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Public Opinion Research in Developing Countries: Papua New Guinea By: Stephen Hornbeck D3 Systems Inc.

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Presentation on theme: "Public Opinion Research in Developing Countries: Papua New Guinea By: Stephen Hornbeck D3 Systems Inc."— Presentation transcript:

1 Public Opinion Research in Developing Countries: Papua New Guinea By: Stephen Hornbeck D3 Systems Inc.

2 8000 Towers Crescent Dr. Suite 1350 Vienna, Virginia 22182 USA Ph.703.225.0884 Fx.703.225.6465 D3 Systems, Inc. Proprietary and confidential information © 2007 all rights reserved D3 Systems Inc. D3 Systems, Inc. is a full-service market and social research company which has served the research needs of an international clientele since 1985. D3 has particular expertise at providing global research solutions in difficult environments for –for audience and media measurement, –news organizations –public policy formulation –and international development and assistance programming. D3 has conducted regional and country-specific research in more than 95 countries worldwide.

3 Papua New Guinea Located on the Eastern side of New Guinea, next to Indonesia, in the Oceania group of islands. Population of approximately 5,931,769 (July 2008 est.) Language: Over 820 indigenous spoken GDP: $5.914 Billion (American Dollars) Life Expectancy: 66 Years Madang Sources: CIA World Factbook: Encyclopedia Britannica: Port City located on the northeastern coast along the Bismarck Sea. Serves as a distribution point to the center of the country. Main industry is in Timber

4 The Study D3 Systems, in coordination with Terror Free Tomorrow, conducted a survey in Madang to gauge public opinion towards terrorism and research possible programs to decrease support. The survey also focused on the U.S. Navy’s humanitarian missions and their effects on public opinion.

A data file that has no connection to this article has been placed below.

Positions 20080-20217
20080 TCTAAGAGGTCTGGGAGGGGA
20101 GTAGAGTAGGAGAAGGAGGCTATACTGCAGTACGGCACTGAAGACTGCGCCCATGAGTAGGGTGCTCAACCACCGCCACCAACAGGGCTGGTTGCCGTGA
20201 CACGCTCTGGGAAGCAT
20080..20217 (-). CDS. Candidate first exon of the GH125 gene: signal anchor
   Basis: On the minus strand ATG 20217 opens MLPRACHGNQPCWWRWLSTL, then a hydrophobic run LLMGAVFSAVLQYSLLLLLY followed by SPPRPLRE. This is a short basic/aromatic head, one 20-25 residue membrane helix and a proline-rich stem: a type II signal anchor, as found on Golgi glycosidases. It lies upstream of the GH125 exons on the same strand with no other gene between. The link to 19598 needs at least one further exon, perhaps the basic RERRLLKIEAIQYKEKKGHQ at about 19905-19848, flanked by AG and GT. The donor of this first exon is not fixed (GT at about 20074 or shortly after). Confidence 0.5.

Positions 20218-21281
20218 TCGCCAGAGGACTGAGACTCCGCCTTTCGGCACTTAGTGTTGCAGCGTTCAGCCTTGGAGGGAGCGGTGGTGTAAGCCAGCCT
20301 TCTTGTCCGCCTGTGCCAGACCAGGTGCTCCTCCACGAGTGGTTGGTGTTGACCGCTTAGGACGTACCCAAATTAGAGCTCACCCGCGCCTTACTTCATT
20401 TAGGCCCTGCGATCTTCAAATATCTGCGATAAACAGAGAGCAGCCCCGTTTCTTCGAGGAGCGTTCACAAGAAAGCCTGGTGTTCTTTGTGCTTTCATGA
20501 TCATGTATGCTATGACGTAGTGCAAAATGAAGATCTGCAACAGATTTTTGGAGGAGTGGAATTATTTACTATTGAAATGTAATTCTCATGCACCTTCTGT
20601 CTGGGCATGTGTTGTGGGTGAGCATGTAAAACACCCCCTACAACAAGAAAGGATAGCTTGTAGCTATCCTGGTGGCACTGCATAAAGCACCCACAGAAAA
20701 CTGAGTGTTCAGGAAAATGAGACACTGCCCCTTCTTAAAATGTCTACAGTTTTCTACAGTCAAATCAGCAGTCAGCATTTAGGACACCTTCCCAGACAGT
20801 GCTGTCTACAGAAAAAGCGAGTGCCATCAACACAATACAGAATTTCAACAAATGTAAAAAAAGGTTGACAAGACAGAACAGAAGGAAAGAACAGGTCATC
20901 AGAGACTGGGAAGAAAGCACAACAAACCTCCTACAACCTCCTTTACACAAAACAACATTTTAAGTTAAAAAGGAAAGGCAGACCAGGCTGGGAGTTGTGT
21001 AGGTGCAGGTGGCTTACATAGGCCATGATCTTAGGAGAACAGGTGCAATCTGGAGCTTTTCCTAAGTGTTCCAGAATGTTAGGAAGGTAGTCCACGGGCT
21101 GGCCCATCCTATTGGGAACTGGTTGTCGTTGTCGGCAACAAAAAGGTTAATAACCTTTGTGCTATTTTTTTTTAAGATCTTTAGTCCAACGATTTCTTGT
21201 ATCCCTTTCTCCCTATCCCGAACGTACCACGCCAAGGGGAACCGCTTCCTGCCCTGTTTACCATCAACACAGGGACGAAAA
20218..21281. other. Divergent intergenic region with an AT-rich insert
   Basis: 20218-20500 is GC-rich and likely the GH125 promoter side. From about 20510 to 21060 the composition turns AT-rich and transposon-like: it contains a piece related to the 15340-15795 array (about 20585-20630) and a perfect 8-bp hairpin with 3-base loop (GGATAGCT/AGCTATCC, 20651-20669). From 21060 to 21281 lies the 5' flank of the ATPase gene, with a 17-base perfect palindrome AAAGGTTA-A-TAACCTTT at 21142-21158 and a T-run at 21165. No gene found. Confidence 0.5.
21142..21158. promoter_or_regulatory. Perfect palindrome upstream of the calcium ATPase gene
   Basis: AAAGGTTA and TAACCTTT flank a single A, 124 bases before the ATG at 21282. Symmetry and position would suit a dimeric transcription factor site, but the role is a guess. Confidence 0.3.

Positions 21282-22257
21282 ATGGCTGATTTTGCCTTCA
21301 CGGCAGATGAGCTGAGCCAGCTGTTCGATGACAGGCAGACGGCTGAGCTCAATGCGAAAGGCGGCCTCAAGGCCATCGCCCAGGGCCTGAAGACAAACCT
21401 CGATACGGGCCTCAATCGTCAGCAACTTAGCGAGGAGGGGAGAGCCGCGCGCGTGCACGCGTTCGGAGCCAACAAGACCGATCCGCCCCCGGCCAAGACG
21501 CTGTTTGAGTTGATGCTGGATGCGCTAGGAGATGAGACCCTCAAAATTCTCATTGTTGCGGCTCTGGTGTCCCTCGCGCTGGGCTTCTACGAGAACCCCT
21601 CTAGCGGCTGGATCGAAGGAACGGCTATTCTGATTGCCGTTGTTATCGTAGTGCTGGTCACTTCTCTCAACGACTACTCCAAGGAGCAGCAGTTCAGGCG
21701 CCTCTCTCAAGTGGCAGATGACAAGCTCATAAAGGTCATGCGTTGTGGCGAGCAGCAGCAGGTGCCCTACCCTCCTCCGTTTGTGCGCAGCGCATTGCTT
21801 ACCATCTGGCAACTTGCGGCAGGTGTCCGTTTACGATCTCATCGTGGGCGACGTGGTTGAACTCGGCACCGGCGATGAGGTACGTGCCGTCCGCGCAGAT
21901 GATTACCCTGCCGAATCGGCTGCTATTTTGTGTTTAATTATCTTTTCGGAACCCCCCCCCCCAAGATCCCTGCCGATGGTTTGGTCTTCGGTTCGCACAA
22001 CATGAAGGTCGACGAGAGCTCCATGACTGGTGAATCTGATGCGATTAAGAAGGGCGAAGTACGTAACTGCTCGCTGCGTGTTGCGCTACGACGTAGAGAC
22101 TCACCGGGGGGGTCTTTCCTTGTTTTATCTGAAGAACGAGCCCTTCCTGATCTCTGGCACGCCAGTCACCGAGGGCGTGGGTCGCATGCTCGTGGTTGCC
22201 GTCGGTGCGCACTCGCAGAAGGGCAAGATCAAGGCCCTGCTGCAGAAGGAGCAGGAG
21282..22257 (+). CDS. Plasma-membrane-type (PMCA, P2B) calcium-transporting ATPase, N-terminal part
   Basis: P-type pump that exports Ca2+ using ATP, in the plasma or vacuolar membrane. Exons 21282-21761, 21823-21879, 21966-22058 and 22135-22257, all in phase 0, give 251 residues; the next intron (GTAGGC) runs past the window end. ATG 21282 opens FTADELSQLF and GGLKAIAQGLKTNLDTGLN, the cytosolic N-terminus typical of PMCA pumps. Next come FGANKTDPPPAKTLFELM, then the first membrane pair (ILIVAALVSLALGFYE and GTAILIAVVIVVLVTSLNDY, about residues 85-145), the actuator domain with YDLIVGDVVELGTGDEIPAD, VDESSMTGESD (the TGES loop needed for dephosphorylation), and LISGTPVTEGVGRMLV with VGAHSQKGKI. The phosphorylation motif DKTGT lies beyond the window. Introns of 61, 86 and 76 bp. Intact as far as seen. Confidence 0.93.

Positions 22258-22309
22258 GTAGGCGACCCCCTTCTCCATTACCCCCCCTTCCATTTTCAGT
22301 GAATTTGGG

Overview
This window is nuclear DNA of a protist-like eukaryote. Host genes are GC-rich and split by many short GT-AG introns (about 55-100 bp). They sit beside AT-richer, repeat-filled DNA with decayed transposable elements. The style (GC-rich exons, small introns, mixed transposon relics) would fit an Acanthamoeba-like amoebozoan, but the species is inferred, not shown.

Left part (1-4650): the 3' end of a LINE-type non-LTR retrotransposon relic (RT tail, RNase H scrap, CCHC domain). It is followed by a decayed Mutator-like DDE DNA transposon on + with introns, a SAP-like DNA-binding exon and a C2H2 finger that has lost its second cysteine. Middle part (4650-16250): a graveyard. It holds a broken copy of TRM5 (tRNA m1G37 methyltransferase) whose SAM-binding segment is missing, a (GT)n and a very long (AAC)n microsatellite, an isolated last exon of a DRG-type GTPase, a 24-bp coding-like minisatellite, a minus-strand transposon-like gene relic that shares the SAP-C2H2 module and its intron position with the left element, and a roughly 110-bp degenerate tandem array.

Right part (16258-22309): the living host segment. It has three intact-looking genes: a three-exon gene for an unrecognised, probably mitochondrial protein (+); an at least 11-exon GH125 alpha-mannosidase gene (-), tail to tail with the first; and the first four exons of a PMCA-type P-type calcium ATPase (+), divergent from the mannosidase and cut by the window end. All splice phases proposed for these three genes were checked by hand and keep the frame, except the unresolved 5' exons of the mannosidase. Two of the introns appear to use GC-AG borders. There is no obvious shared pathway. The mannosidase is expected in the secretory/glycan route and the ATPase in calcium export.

5 Problem 1: No effective field force in place. Solution 1: D3 Systems and its partners built up a field team from the ground up. Problem 2: First field team was ineffective Solution 2: The first field team was dismissed and the data disregarded. A second team was created using more experienced workers. Problems faced in Papua New Guinea

6 Problem 3: Security a.Madang is reported to be among the most dangerous cities in the world and interviewing in residential neighborhoods at night was too dangerous. b.The majority of residential areas in Madang empty out during the day while people go to work, market, and other activities (creating a problem in terms of securing male respondents for interviews). Solution 3 We switched to a system by which the majority of interviews were being conducted on weekend days. We worked to restructure the interviewing team and bring in more experienced interviewers to handle these weekend focused shifts.

7 Problems faced in Papua New Guinea Problem 4: Lack of Demographic Information Solution 4: a. Interviews were distributed across the following areas based on the best known information on the areas Wagol (11%), Mimilon / Modilon (28%), Yomba (11%), Kalibobo (27%), New Town (19%), other areas (4%). b. Because information about the exact distribution of males and females in Madang is not known, it was decided to set up a quota for 250 males and 250 females.

8 Methodology During field work, 618 contact attempts were made to yield the 500 completed interviews. Of these, 67 resulted in non-contacts and 51 refusals yielding a Response Rate of 81% and a Cooperation Rate of 91% Due to the limited amount of census information available for Madang, interviews were distributed according to the best know information about the area’s population distribution. The poll has a +/- 4.4% margin of error at the 95% confidence interval.

9 Methodology II The final interviews were conducted by 8 specially trained interviewers from Madang and Port Moresby who are citizens of Papua New Guinea. The target sample was a random selection of residents of Madang, both male and female, above the age of 18. No more than 10 interviews were conducted in any single location within in each of major areas of Madang (Yielding 61 individual sampling units)


11 Why do this research? Though research in the developing world can be hindered with many challenges, as the world becomes more interconnected, giving a voice to the people of these countries and understanding them is becoming increasingly important for the direction of policies for the public good.

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